But finding comes with cautions against excessive alcohol use over extended periods
SUNDAY, Aug. 6, 2017 (HealthDay News) -- Moderate drinking may be associated with a reduced risk of dementia in seniors, a new study suggests.
But the study authors stressed that the findings shouldn't be interpreted as a signal to drink freely. The study only found an association between some alcohol consumption and mental sharpness, not a cause-and-effect link.
Researchers followed more than 1,300 adults from 1984 to 2013. They lived in a white-collar, middle- to upper-middle-class suburb in San Diego County, California. Most were white with at least some college education.
Their thinking and memory (cognitive) skills were assessed every four years.
Among men and women 85 and older, those who drank moderate amounts of alcohol five to seven days a week were twice as likely to show no signs of dementia than non-drinkers, according to the study in the August issue of the Journal of Alzheimer's Disease.
Moderate drinking was defined as up to one alcoholic beverage a day for adult women of any age and men 65 and older, and up to two drinks a day for men under 65.
Heavy drinking was defined as no more than three alcoholic beverages per day for adult women of any age and men 65 and older, or four drinks a day for men under 65.
Previous studies have found a link between moderate alcohol intake and longevity.
"This study is unique because we considered men and women's cognitive health at late age and found that alcohol consumption is not only associated with reduced mortality, but with greater chances of remaining cognitively healthy into older age," said senior author Linda McEvoy. She is an associate professor at the University of California, San Diego School of Medicine.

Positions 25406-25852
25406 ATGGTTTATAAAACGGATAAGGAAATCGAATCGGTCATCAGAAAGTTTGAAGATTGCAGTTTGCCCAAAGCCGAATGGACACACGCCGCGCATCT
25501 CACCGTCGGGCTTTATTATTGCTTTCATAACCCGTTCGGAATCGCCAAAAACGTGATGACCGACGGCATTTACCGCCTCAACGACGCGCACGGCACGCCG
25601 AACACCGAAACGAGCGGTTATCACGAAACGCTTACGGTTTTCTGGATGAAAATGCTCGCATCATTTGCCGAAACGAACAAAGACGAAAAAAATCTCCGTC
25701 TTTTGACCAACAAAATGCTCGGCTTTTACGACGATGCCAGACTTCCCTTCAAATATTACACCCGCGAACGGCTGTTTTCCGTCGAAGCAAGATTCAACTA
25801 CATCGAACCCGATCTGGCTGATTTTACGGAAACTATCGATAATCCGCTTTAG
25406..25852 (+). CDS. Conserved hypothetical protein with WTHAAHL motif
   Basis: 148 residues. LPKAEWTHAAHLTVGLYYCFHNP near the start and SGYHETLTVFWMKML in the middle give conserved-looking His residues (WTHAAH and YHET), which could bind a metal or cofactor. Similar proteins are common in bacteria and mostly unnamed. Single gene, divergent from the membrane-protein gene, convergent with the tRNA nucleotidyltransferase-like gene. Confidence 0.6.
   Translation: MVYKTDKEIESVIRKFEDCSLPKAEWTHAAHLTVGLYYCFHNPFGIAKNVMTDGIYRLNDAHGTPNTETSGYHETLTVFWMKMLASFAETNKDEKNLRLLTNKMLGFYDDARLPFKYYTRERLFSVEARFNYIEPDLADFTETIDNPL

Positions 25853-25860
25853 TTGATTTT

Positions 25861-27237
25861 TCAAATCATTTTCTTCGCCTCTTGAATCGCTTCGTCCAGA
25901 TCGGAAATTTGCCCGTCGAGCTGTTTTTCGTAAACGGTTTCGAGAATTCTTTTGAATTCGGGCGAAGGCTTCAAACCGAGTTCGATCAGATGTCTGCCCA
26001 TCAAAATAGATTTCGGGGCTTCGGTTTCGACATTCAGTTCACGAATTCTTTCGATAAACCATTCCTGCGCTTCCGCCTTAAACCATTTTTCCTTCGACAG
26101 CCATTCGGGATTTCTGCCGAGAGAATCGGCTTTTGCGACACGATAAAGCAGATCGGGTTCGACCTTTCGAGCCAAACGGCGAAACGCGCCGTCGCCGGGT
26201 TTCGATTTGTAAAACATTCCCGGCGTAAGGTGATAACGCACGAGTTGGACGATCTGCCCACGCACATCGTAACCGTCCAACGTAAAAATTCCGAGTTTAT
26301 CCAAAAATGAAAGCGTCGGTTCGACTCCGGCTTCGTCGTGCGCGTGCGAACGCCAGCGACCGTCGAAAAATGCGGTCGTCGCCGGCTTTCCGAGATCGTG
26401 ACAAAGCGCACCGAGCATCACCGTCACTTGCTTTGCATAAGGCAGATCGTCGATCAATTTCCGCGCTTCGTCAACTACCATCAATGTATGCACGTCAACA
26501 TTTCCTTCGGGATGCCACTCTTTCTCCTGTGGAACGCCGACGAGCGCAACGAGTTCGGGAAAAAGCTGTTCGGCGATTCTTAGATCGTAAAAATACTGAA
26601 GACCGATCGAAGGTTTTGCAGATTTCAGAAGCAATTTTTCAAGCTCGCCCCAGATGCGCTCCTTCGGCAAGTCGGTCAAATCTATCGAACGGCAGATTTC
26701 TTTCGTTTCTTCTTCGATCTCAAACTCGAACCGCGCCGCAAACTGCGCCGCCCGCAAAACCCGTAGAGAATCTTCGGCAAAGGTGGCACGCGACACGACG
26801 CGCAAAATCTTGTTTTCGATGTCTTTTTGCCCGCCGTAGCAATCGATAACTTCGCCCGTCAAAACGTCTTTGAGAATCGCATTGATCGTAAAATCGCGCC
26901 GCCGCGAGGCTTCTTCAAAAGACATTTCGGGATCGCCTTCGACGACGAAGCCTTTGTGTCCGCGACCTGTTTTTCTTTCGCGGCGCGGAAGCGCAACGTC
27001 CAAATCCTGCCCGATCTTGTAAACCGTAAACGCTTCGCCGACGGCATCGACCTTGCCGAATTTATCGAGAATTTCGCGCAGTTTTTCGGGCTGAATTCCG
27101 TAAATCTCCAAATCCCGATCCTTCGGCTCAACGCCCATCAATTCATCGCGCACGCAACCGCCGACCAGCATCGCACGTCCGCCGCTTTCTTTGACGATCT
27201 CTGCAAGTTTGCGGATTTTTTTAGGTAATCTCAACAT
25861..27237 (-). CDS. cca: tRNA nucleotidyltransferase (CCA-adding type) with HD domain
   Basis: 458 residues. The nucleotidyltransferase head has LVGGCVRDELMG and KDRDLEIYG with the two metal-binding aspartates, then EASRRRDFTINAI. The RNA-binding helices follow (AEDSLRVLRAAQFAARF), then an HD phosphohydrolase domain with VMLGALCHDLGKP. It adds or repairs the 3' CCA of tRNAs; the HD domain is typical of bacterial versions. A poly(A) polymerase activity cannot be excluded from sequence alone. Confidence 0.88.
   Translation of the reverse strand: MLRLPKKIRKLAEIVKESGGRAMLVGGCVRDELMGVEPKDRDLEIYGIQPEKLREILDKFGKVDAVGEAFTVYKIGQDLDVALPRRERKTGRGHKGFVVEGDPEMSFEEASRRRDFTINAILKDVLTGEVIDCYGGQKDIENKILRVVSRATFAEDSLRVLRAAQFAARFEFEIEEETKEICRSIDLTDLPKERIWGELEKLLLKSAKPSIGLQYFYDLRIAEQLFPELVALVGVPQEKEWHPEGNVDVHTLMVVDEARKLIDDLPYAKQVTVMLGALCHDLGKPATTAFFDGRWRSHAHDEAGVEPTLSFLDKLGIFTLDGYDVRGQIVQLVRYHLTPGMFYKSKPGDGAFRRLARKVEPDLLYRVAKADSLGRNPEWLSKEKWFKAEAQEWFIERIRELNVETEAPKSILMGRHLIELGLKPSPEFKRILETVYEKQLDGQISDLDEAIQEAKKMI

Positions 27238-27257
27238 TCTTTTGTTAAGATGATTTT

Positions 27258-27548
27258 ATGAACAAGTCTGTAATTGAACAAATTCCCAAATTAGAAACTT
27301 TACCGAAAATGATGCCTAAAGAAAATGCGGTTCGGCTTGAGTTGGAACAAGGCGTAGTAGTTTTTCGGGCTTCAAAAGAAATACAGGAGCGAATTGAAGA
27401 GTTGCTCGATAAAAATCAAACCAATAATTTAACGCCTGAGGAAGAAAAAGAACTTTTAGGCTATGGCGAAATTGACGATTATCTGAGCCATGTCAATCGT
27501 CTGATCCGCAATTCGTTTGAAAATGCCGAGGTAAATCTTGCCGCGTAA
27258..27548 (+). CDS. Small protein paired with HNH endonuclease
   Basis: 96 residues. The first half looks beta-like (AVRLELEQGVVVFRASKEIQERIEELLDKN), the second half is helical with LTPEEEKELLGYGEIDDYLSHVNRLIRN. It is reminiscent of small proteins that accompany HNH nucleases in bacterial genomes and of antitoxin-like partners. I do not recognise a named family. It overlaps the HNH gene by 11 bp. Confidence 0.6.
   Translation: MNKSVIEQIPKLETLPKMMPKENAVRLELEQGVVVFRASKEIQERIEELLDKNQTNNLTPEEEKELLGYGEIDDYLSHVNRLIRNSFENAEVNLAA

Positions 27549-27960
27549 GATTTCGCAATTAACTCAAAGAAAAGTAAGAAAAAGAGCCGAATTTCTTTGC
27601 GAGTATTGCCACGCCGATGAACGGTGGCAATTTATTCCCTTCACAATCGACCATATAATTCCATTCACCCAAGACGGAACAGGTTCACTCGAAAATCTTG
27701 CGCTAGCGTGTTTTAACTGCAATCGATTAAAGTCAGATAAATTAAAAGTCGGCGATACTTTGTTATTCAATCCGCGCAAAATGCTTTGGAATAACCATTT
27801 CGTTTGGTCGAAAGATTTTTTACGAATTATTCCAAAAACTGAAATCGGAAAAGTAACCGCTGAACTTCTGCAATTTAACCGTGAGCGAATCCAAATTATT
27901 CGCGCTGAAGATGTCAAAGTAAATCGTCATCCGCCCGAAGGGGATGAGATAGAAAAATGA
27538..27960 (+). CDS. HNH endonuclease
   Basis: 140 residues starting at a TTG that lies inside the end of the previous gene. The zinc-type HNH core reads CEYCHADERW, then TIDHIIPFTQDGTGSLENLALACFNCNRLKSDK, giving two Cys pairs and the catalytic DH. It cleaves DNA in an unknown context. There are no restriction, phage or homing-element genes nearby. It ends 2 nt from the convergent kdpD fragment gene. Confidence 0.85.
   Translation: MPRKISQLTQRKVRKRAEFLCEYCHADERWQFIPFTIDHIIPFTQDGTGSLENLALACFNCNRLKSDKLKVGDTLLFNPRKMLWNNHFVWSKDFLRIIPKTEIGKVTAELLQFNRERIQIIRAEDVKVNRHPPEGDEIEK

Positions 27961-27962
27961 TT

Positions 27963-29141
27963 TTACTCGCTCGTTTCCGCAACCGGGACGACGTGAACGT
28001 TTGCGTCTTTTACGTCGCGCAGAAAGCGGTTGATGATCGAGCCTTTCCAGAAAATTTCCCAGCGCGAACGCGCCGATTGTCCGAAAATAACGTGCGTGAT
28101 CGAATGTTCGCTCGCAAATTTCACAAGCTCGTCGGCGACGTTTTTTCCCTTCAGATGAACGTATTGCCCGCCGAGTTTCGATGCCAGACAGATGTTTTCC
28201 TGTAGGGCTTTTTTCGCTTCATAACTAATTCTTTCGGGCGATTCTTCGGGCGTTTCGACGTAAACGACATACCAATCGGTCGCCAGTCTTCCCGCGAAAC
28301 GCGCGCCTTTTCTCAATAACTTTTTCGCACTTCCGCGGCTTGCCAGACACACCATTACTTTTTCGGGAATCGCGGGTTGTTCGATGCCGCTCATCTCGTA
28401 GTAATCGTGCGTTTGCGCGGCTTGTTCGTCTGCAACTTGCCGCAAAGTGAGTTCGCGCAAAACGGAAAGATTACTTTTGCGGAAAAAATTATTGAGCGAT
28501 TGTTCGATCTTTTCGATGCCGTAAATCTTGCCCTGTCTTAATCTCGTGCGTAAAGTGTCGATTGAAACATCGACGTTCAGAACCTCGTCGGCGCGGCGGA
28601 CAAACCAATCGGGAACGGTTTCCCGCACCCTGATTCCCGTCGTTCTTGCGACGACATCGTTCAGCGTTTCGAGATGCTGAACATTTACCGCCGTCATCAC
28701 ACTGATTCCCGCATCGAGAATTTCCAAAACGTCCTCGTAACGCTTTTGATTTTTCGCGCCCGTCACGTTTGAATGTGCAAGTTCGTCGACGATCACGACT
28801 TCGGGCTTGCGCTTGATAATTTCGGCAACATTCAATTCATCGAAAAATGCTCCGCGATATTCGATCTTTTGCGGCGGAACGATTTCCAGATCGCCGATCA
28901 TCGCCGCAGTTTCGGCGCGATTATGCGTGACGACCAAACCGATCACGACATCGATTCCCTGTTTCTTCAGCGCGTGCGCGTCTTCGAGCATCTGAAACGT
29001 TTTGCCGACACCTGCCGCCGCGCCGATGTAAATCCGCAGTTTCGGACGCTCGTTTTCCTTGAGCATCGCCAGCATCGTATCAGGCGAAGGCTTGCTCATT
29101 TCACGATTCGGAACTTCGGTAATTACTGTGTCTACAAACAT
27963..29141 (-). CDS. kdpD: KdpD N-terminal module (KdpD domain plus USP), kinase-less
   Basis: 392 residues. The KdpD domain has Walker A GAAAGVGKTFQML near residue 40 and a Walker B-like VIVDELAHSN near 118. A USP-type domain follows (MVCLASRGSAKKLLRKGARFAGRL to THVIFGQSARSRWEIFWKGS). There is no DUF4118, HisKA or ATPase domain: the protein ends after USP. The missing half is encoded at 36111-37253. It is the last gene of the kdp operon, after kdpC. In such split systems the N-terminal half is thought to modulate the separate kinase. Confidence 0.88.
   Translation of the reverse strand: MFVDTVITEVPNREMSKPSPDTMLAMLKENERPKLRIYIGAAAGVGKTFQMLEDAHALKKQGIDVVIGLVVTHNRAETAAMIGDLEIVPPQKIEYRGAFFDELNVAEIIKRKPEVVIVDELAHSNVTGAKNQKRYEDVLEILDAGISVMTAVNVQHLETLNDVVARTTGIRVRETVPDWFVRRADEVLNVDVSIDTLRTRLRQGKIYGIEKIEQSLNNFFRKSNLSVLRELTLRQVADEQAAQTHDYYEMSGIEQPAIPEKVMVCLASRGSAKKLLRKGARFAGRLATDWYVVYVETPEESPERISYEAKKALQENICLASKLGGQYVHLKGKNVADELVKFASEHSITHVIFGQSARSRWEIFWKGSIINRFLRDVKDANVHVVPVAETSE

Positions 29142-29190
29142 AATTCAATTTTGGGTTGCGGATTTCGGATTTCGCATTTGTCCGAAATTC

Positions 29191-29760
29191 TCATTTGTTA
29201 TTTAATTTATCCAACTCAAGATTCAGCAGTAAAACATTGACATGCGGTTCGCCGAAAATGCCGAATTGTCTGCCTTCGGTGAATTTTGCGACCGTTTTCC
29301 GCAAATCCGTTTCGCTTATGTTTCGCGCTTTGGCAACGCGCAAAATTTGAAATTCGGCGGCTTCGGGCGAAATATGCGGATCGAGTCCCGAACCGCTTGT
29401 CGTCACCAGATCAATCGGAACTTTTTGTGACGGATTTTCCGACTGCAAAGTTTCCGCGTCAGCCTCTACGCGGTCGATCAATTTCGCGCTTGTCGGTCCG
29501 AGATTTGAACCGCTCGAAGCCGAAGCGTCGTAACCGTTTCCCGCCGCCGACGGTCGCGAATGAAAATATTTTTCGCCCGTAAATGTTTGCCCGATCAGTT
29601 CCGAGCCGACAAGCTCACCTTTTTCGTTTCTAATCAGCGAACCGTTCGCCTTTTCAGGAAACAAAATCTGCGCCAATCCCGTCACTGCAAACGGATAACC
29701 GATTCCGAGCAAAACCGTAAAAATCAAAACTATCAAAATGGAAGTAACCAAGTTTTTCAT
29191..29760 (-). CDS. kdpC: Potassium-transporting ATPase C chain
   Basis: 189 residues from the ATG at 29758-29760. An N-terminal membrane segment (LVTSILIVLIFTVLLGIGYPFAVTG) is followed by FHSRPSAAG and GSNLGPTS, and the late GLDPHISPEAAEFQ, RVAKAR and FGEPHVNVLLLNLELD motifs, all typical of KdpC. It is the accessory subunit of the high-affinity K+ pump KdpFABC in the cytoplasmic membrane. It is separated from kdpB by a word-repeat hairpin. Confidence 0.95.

"It is important to point out that there were very few individuals in our study who drank to excess, so our study does not show how excessive or binge-type drinking may affect longevity and cognitive health in aging," McEvoy said in a university news release.
Excessive drinking over a long period is known to cause alcohol-related dementia.
The researchers emphasized that this study does not suggest drinking is responsible for a decreased risk of dementia. They noted that alcohol consumption, particularly wine, is associated with higher incomes and education levels, which in turn are linked to lower rates of smoking and mental illness as well as better access to health care.
"This study shows that moderate drinking may be part of a healthy lifestyle to maintain cognitive fitness in aging," study author Erin Richard said in the news release.
"However, it is not a recommendation for everyone to drink," she added. "Some people have health problems that are made worse by alcohol, and others cannot limit their drinking to only a glass or two per day. For these people, drinking can have negative consequences."
Richard is a student in a joint doctoral program in public health at San Diego State University and UC San Diego.
The Alzheimer's Association has more on brain health.